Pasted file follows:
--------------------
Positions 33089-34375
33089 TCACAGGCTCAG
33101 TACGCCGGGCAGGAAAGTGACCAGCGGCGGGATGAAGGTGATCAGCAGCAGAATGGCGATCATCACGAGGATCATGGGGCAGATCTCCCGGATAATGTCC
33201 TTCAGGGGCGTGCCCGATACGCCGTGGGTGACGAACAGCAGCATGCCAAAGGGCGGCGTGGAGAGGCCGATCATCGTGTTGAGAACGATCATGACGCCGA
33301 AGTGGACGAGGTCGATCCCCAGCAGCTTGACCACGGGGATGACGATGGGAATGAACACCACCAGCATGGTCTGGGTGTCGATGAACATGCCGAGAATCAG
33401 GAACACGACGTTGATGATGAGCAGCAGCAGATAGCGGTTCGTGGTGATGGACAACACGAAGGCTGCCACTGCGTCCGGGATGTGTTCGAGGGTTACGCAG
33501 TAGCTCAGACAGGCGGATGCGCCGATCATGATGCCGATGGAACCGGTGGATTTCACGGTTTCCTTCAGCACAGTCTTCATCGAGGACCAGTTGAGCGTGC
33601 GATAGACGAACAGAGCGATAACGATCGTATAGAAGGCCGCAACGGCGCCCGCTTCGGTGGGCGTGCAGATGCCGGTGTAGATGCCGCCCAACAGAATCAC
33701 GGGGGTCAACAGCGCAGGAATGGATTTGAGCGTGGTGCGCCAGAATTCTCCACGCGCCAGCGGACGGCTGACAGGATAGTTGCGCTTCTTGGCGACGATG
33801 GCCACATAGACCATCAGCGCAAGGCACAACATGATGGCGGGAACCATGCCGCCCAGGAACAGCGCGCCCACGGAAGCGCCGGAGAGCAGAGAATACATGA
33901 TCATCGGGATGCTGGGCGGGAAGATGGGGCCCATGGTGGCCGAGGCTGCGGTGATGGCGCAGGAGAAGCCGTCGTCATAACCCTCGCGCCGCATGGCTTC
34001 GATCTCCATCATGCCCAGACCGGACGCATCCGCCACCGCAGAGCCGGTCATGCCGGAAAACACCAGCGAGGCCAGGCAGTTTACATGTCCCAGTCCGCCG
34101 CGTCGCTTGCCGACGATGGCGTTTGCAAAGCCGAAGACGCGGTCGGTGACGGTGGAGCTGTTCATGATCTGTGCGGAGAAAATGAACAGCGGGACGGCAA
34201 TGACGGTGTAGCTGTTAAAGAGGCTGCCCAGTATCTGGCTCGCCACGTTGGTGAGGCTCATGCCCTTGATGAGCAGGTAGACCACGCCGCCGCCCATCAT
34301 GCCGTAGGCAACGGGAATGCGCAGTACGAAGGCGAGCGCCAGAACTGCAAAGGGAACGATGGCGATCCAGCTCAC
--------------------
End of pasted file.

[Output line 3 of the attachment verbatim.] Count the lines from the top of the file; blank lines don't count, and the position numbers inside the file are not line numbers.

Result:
33101 TACGCCGGGCAGGAAAGTGACCAGCGGCGGGATGAAGGTGATCAGCAGCAGAATGGCGATCATCACGAGGATCATGGGGCAGATCTCCCGGATAATGTCC